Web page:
In 1763, the citizens of Siracusa were brought to the edge of starvation by a long famine which left them seeking salvation only in prayer. According to legend, the patron saint of Siracusa Saint Lucia (killed in Roman times under the reign of Diocletian) answered their pleas and made it so that ships loaded with wheat docked at the harbour. As the annalist and archaeologist Giuseppe Capodieci recounts at the end of his Memoirs of Saint Lucia: “The owner of one of these ships stated that he had no intention of enter the port, but he was obliged by the winds and realized he was in Siracusa only after he had cast anchor; adding that, just as he entered the port, he was also cured of an illness in his eyes that had tormented him for some time”. Local people (according to another version the event took place in Palermo in 1646), exhausted by hunger, decided not to prolong the agony by waiting for the times of grinding the wheat or making bread, but simply to boil it. Thus was born the first cuccìa that since then is prepared every 13 December, day that for devotees does not foresee the consumption of bread and pasta, as a sign of gratitude to the Saint for her miracle, a custom that is also reported by the scholar of popular traditions Giuseppe Pitrè in his book Sicilian Proverbs: “Saint Lucia I would like some bread, but I have none, so I rest fast”.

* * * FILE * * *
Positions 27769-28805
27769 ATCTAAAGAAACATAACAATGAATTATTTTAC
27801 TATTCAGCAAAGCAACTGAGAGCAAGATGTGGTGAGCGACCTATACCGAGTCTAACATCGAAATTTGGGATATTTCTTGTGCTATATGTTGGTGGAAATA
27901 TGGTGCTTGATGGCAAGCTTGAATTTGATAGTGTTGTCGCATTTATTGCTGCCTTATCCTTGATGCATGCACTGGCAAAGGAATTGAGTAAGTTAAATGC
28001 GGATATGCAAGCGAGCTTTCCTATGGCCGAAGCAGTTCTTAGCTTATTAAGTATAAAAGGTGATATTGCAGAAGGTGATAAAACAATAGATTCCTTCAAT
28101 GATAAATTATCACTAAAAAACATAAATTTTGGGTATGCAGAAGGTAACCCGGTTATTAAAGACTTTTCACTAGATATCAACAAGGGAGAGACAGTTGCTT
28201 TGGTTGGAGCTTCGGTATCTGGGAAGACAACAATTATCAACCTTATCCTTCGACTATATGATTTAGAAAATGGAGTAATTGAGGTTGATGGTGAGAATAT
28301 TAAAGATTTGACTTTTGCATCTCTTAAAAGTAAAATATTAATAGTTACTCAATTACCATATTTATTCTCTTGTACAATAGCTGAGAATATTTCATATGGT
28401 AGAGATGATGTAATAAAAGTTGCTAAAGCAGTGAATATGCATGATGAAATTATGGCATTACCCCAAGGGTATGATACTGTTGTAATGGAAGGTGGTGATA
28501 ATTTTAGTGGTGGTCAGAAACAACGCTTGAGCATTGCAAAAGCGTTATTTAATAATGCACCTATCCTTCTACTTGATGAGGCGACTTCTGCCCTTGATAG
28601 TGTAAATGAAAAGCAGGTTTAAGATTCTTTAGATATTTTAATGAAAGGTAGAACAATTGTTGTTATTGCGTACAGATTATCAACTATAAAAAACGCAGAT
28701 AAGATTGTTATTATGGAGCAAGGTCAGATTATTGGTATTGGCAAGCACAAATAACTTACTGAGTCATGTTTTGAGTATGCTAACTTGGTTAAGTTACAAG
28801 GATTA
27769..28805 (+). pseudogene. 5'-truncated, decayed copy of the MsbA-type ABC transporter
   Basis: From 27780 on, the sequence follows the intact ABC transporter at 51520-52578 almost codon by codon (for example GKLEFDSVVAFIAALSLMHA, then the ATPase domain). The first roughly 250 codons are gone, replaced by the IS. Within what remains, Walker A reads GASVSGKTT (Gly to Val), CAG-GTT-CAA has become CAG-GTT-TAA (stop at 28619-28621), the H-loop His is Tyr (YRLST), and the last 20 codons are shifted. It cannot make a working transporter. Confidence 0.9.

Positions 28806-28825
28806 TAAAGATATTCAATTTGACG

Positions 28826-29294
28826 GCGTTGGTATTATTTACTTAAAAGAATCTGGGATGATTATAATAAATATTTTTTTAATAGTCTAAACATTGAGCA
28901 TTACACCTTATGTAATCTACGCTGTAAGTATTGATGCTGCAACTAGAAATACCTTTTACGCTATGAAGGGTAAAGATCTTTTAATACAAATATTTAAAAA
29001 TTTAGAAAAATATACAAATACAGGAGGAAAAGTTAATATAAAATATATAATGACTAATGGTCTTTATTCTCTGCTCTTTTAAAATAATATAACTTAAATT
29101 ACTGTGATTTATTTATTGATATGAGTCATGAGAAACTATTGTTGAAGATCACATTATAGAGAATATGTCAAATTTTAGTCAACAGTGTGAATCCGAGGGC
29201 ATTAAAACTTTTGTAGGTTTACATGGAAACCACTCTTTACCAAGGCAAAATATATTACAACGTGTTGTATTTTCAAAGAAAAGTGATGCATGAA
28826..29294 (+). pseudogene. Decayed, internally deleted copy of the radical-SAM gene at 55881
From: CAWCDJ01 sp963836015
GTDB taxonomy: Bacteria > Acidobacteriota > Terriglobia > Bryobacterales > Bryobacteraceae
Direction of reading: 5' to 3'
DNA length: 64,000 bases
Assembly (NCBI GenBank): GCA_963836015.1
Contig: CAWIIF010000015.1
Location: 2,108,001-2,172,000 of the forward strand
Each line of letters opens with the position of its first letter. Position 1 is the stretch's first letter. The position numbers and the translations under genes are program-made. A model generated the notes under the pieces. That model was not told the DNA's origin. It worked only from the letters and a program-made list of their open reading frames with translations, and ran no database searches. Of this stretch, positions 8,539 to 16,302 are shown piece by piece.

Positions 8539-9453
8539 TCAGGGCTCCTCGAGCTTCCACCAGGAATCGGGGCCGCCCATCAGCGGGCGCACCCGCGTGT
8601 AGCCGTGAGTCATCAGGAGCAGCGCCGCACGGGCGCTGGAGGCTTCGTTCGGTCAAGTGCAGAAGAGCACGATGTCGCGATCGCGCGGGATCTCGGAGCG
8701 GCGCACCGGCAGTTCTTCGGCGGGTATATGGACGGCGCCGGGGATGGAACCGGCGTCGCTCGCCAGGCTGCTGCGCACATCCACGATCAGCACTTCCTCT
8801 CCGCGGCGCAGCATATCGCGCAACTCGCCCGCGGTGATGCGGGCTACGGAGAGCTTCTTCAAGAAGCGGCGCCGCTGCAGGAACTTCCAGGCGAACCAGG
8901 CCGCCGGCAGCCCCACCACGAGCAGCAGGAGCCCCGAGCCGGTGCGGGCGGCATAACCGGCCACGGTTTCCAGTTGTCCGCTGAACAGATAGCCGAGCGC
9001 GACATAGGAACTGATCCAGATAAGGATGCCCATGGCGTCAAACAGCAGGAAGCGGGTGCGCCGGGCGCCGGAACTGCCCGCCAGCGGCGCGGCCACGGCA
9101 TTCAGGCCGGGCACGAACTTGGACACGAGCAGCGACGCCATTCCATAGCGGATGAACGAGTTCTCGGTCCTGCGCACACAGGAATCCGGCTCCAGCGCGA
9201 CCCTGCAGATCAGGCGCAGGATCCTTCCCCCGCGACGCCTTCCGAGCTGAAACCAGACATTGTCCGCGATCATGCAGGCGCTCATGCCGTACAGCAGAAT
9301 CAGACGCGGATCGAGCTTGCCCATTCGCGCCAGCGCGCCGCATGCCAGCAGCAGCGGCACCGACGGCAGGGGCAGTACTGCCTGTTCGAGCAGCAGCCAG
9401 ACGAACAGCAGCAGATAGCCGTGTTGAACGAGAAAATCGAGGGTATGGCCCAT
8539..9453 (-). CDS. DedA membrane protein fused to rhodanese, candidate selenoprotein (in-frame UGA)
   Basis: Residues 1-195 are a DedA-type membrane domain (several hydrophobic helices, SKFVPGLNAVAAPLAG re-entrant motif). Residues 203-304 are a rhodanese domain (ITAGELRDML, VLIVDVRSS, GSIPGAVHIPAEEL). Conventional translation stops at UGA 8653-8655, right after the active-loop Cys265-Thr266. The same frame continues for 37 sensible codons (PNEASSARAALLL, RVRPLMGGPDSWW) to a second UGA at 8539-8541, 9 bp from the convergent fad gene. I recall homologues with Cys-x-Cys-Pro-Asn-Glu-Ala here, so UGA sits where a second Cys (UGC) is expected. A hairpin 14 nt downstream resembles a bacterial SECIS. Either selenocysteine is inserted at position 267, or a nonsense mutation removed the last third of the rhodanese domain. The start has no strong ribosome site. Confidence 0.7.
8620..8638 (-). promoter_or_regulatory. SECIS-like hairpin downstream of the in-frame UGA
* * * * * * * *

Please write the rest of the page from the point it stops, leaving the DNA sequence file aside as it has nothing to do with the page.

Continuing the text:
SWEET OR SALTY. In the salty variant, closer to the original, the grain is kept in water (to be changed often) for two or three days, then boiled and, finally, served hot with salt and pepper. In some cases, legumes are also added. The preparation of the dessert follows the same initial procedure. Once drained and cooked, it is then allowed to cool thus becoming a basis to be seasoned to your liking, such as cream of ricotta, cinnamon, candied fruits and chocolate chips, or flavored with blancmange, cocoa cream or cooked wine. A dish symbol of rebirth and prosperity like the grains from which it takes its name, that enclose a new life within them.

Translated by Daniela Marsala